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In a book I was reading, a tomboyish character complained about the expectations her parents had of her as their only daughter. She said:

「蝶よ花よと育てたかったらしいんだけど」

EDICT defines 蝶よ花よ as "bringing up (one's daughter) like a princess." Is this accurate? What is the etymology of this phrase?

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3 Answers 3

Second EDIT

I've finally traced this to a wedding song originated in the city of Shizukuishi(雫石町) in the Iwate prefecture(岩手県):

ハァ今日はナァーハーエ
日も良いしナァー
ハァ天気も良いしナァヨー
結びナァーハエー
合せてナァー
ハァヤレヤレ
縁となるナァーヨー

目出度~の 若松様だ
枝も栄える 葉も茂る

蝶よ花よと 育てた娘
今日は他人の 手に渡す

Source: http://www.bunka.pref.iwate.jp/seikatsu/minyou/shousai/minyou_001.html

The main part of this song in relation to this phrase being:

蝶よ花よと 育てた娘 今日は他人の 手に渡す

Where the bride that has been raised with love and care is given to another person.

EDIT

I'm still doing some research, but I did find something interesting regarding an alternate explanation. While searching, I found mention of this word related to 「月よ星よ」. Looking up the definition of this:

この上なく愛したりたたえたりすることのたとえ

Loose Translation: "To love and praise exceedingly"

Which has a similar meaning to 「蝶よ花よ」.


While doing some research on this, I found a rather interesting alternative explanation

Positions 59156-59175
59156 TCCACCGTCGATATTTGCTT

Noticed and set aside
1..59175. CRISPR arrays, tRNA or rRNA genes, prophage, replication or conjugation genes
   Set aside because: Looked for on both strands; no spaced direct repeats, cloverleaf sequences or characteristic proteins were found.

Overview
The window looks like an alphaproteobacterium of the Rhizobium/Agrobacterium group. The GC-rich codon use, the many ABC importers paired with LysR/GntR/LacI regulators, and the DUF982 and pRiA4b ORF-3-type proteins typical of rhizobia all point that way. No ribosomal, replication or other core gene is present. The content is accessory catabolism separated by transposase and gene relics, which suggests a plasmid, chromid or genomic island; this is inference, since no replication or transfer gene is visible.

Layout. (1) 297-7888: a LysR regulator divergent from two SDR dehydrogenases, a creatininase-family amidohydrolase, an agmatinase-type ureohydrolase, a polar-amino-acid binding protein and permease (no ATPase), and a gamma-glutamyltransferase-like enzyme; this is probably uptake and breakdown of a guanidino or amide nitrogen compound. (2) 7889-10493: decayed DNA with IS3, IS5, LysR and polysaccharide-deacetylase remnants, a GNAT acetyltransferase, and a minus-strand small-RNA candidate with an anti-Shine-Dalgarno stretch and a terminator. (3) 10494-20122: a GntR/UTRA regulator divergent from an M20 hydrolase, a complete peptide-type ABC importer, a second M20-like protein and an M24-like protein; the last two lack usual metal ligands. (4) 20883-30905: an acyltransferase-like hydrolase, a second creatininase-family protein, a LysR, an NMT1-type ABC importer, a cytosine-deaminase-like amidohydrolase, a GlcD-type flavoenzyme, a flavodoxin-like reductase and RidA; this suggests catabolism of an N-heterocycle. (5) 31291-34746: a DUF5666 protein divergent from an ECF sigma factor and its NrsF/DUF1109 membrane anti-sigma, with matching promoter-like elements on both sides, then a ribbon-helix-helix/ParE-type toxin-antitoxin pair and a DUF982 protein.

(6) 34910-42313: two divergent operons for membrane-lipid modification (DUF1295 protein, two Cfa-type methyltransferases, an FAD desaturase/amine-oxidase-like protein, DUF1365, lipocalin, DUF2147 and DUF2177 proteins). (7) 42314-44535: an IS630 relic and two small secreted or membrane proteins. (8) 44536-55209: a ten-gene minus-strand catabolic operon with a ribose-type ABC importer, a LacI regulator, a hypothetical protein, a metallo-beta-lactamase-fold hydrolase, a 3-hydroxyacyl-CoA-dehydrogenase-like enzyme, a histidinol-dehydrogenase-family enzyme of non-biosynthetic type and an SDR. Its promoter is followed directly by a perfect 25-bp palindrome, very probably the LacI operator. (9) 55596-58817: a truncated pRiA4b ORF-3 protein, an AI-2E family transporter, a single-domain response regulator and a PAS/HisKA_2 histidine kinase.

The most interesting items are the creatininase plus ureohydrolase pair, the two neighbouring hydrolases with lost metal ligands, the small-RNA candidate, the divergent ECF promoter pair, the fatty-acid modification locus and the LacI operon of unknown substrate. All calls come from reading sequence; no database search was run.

regarding this when referring to a Chinese origin:

ほう RT @petite_chate: 中国語の「蝶花」を「チャオファオ」と読むのが関係してるかもです。 QT: @marianna_ave: 自己レス。「蝶よ花よ」が詰まって、ちやほや か。 RT @marianna_ave: @hakubi 「チヤホヤ」の語源ってなんだろ。

Source: http://twitter.com/#!/hakubi/status/20881151047

In this case referencing it to the Chinese pronunciation of 「蝶花」 as 「チャオフャオ」(cyao fyao). Interestingly the phrase appears to be attributed to ちやほや, Which means to pamper or spoil.

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I saw this claim a lot on the web, too, but is there any authoritative source that claims it? 蝶 and 花 were brought to Japanese as てふ (ちょう) and か, and I cannot see any explanation why they might have been brought as different sounds only in the case of ちやほや. This makes me suspect that this is yet another groundless claim floating around on the web. –  Tsuyoshi Ito Jun 7 '11 at 21:33